If I'm using amchur primarily just for the tanginess, are there any good substitutes? I'd rather avoid things like lemon juice, since often it's very convenient that it's a powder, not a liquid.
Amchur doesn't give much of a flavor other than sour, at least, not in the amounts I use of it. It does have a bit of a distinctive aroma, but really, to me, it is just a fairly neutral sour flavor.
The easiest, most neutral substitute would be citric acid powder. Unfortunately, they don't usually give concentration/strengths on the packaging, but comparing Ball Citric Acid for Canning to the powdered amchur from the Indian store, it's pretty close. I think the citric acid tastes a tiny bit lemony, but not enough to make a difference.
Also, the amchur powder I buy is generally quite finely ground, and the citric acid is generally in crystals. If you are doing something like a spice blend (e.g., chat masala powder) you would probably want to grind the crystals up to match the texture of the rest of the spices.
Depending on what you're making, there are quite a few substitutions, but most of them would be more obscure than (or at least as obscure as) the amchur, and all would be less neutral. Also, amchur is dry, so adding something liquid might affect your recipe. (Easy to adjust if you are adding to something liquid, of course.)
In many Indian dishes, most of the Indians I know simply do use lemon juice when they want to make something sour, especially for northern dishes. This really is quite common, and nearly every Indian cook I know in the US has a large bottle of lemon juice in the fridge for every day use.
If you're making something South Indian, tamarind pulp or paste is often the souring agent of choice, but it is distinctly not neutral. It has a distinctive flavor and will also darken things (in a somewhat yellow-orange-brown range).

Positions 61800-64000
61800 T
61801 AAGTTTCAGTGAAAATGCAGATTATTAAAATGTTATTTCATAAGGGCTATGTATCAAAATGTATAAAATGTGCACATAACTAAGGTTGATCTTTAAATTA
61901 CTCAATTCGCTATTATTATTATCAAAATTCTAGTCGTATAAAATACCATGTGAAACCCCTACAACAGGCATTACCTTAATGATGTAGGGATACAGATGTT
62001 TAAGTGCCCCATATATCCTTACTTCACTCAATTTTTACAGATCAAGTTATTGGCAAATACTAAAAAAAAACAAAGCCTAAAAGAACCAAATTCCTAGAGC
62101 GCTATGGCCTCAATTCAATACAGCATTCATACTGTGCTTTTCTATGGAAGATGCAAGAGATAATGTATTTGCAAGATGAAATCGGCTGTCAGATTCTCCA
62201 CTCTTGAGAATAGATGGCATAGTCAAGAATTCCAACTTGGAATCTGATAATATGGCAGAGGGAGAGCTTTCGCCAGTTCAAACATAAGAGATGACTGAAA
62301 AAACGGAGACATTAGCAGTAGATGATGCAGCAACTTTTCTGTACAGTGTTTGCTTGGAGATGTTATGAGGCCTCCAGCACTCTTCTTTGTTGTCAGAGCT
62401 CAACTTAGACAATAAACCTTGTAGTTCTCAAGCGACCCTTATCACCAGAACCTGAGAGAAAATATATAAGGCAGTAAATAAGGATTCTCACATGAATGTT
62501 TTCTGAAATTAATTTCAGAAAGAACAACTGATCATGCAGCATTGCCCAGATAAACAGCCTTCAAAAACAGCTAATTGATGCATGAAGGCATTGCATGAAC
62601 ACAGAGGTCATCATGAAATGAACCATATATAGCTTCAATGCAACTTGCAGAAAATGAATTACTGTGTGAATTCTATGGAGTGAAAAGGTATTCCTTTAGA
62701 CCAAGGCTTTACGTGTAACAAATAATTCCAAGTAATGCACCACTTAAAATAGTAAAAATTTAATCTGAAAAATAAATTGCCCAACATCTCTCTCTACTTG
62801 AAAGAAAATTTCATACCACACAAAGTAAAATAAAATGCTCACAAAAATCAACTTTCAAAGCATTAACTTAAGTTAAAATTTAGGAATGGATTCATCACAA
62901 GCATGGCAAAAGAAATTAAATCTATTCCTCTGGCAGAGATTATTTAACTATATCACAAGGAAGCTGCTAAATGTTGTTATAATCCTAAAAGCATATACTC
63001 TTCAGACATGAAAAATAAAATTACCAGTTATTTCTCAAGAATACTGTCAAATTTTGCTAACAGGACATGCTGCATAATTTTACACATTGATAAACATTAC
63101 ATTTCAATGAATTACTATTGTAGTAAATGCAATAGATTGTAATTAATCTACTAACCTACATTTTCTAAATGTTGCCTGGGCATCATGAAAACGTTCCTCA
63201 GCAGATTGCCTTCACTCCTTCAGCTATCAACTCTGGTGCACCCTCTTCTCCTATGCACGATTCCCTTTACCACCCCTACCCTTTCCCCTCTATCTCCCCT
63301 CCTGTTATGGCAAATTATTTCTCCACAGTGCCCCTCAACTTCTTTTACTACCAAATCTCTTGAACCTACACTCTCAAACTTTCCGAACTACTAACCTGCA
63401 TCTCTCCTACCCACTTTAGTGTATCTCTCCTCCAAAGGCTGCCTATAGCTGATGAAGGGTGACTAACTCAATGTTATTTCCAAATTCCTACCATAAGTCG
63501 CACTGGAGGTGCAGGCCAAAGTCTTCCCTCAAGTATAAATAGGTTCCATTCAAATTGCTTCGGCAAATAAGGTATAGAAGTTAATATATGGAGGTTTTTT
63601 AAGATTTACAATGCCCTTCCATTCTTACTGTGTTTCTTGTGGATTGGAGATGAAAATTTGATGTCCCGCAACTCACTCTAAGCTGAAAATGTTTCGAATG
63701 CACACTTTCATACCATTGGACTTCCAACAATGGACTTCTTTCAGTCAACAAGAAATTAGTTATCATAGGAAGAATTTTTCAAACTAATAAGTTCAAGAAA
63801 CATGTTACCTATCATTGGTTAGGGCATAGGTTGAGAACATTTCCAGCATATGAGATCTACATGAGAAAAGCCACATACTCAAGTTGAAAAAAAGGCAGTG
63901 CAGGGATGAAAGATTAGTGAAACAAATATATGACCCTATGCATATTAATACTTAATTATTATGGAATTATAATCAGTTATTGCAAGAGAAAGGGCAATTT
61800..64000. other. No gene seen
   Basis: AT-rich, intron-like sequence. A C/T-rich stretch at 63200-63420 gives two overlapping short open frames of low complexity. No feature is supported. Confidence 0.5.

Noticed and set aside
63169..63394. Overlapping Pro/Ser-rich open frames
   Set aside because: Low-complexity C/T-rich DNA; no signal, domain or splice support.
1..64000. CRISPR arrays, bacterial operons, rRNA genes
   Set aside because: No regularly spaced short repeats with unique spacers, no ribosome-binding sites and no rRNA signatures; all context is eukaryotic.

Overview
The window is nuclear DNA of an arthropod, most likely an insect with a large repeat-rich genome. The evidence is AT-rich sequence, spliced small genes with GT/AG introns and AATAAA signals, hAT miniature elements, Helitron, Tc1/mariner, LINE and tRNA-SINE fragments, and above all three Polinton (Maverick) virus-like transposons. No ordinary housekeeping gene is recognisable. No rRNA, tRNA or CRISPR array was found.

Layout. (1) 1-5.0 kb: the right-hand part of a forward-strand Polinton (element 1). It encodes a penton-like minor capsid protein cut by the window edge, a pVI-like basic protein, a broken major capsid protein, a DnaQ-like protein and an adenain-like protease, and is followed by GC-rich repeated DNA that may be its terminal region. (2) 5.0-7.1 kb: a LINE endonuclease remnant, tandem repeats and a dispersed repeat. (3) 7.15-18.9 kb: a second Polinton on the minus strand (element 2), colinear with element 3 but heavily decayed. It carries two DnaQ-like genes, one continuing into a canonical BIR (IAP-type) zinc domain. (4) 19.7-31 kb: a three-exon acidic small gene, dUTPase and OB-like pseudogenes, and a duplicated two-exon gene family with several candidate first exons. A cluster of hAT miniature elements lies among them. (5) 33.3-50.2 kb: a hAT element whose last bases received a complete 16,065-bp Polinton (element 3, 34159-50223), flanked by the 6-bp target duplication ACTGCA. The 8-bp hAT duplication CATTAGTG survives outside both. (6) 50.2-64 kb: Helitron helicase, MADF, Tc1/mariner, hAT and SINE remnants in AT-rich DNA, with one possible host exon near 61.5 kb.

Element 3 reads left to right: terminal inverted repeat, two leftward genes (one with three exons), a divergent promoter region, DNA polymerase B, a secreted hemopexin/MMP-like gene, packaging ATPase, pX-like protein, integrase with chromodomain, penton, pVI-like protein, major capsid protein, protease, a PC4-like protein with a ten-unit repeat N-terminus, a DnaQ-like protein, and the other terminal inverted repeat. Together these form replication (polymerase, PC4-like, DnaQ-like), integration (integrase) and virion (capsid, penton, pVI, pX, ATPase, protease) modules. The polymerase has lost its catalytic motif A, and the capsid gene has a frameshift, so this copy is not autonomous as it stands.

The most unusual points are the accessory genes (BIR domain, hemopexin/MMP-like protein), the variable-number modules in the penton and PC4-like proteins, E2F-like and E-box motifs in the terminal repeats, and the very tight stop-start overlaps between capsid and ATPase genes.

Some regions also use dried kokum fruit in the same way (classic Maharashtrian aamti, for example), but I would say it is even more distinctive than tamarind, and it also will darken it (with a dark grey-green-brown range of color).
For both kokum and tamarind, you soak the pulp in water and add the soaking water without the pulp to the dish. You can also usually find tamarind concentrate (a tarry paste) but I've never seen anything like that for kokum.
One more option I just thought of is using some other unripe or sour fruit. Amchur is made by powdering dried green mangoes. You can actually sometimes find dried green mangoes at places like Trader Joe's and if it is unsweetened, a small piece of that can certainly be used, but it seems that any fruit that is firm and sour should work, such as an unripe plum or a very tart apple. In that case, I would suggest either cooking with a small piece or two of the fruit in the sauce (if there is one) and removing it later or you could try to crush it and press some juice out. The problem here would be in figuring out the correct amount to add, but I think you could start from the dried-to-fresh conversion rates for herbs.
I suppose citric acid powder might work (i.e., if you want the convenience of a powder vs a liquid souring agent). That being said, I've never tried this myself and I suspect it's about as difficult to find as amchur powder.
I also use crushed dried pomegranate seeds for tangy flavours in Indian curries. And once cooked, you don't get the crushed texture, rather smooth curries.
However, for making mint chutney, I use fresh green mangoes and I understand that they do have liquid content in them, but pulp as well, which balances out the liquid.